Entrainment of the Human Circadian Clock to the Natural Light-Dark Cycle (Wright et al., 2013)
Abstract (edited): The electric light is one of the most important human inventions. Sleep and other daily rhythms in physiology and behavior, however, evolved in the natural light-dark cycle, and electrical lighting is thought to have disrupted these rhythms. Yet how much the age of electrical lighting has altered the human circadian clock is unknown. Here we show that electrical lighting and the constructed environment is associated with reduced exposure to sunlight during the day, increased light exposure after sunset, and a delayed timing of the circadian clock as compared to a summer natural 14 hr 40 min:9 hr 20 min light-dark cycle camping. Furthermore, we find that after exposure to only natural light, the internal circadian clock synchronizes to solar time such that the beginning of the internal biological night occurs at sunset and the end of the internal biological night occurs before wake time just after sunrise…
In other words, they compared circadian events during 2 weeks of normal life to 2 weeks of 100% camping. And camping won.
Posted in Advanced nutrition, Bromocriptine, circadian, Dopamine, Energy balance, insulin, Leptin, TPMC
Tagged body composition, calories proper, circadian, dopamine, energy balance, insulin, insulin resistance, melatonin
If you haven’t read Petro Dobromylskyj’s posts about Physiological Insulin Resistance, then just go do it. Highly recommended.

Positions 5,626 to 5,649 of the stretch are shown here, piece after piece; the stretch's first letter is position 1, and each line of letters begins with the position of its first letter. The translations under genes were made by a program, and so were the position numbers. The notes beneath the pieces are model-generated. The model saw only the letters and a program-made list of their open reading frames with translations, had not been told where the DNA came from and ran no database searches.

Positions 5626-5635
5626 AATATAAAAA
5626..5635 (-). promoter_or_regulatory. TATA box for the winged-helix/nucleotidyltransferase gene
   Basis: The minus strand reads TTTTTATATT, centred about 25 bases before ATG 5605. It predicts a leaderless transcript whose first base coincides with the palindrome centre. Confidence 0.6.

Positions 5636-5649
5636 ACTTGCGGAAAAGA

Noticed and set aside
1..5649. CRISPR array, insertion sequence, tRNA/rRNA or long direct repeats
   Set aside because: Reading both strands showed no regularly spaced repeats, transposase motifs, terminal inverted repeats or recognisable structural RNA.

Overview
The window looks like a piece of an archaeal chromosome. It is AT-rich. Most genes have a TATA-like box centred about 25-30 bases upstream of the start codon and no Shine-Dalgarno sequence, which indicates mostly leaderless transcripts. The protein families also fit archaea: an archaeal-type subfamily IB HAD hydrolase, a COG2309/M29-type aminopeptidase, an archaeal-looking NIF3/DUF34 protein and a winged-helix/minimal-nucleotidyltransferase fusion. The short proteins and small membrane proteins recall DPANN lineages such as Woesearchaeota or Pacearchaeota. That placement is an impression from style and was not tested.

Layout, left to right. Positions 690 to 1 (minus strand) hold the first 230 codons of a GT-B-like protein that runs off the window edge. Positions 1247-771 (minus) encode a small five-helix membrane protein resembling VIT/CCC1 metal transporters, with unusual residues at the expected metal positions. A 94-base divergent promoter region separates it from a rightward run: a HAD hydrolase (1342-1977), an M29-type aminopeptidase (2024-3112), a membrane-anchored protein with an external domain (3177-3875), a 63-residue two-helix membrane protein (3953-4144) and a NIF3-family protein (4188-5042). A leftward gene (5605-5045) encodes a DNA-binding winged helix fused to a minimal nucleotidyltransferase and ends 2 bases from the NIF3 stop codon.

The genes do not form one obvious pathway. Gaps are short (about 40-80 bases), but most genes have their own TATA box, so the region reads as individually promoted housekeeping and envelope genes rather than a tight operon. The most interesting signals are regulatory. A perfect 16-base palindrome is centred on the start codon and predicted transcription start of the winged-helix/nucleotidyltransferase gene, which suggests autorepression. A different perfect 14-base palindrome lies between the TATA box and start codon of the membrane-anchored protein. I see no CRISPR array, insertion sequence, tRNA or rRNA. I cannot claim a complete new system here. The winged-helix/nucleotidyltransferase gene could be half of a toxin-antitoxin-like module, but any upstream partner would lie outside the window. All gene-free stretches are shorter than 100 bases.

I’ve written about it as well, albeit in a slightly different context:
What is our proper “natural” diet?
40 years ago a group of researchers turned ketosis into poetry.
But now on to more pressing matters. In the food deprived state, Physiological Insulin Resistance develops, in part, to spare muscle (yea yea yeah and glucose for the brain). But how much of this is due to ‘food deprivation’ per se as opposed to something else… like circadian rhythms.
Exhibit A. Hat tip to Dr Kruse for writing about this TED talk. In it, Jessa describes a crab that lives on the beach; scurries up the beach when the tide comes in and back down when it goes out. Scientists captured a few, flew them halfway around the world and put them in little tilted cages. The crabs still scurried up & down, in time with the tides.
Exhibit B. Evidence that the lunar cycle affects human sleep. People tend to sleep a little less during the full moon. Subjects were recruited to a windowless sleep lab and had no exposure to sun/moon/anything outside – they maintained this circadian rhythm for 3 days (Cajochen et al., 2013). Different from the crabs, but similar (in a way).
Why it is important and what you can do about it, Op. 105
This post was largely inspired by a recent manuscript by Chris Gardner. He’s an outside-the-box thinker and if you haven’t heard of him, check out this YouTube video: The Battle of the Diets: Is Anyone Winning (At Losing?)
Type II diabetes is the clinical manifestation of insulin resistance. It is preceded by obesity (except in the cases of MONW & NOD), and caused by poor nutrition. Markers of insulin resistance are: 1) impaired fasting glucose; 2) impaired glucose tolerance; and 3) elevated HbA1c. THIS is why it is important: in 2009, Barr and colleagues showed a linear relationship between all three of these risk factors and all-cause mortality in the AusDiab study. All. Cause. Mortality.
Posted in Advanced nutrition, diet, empty calories, Energy balance, insulin, mortality, Protein, Sugar
Tagged Atkins, body composition, carbs, diet, energy balance, fat, insulin, insulin resistance, protein, sugar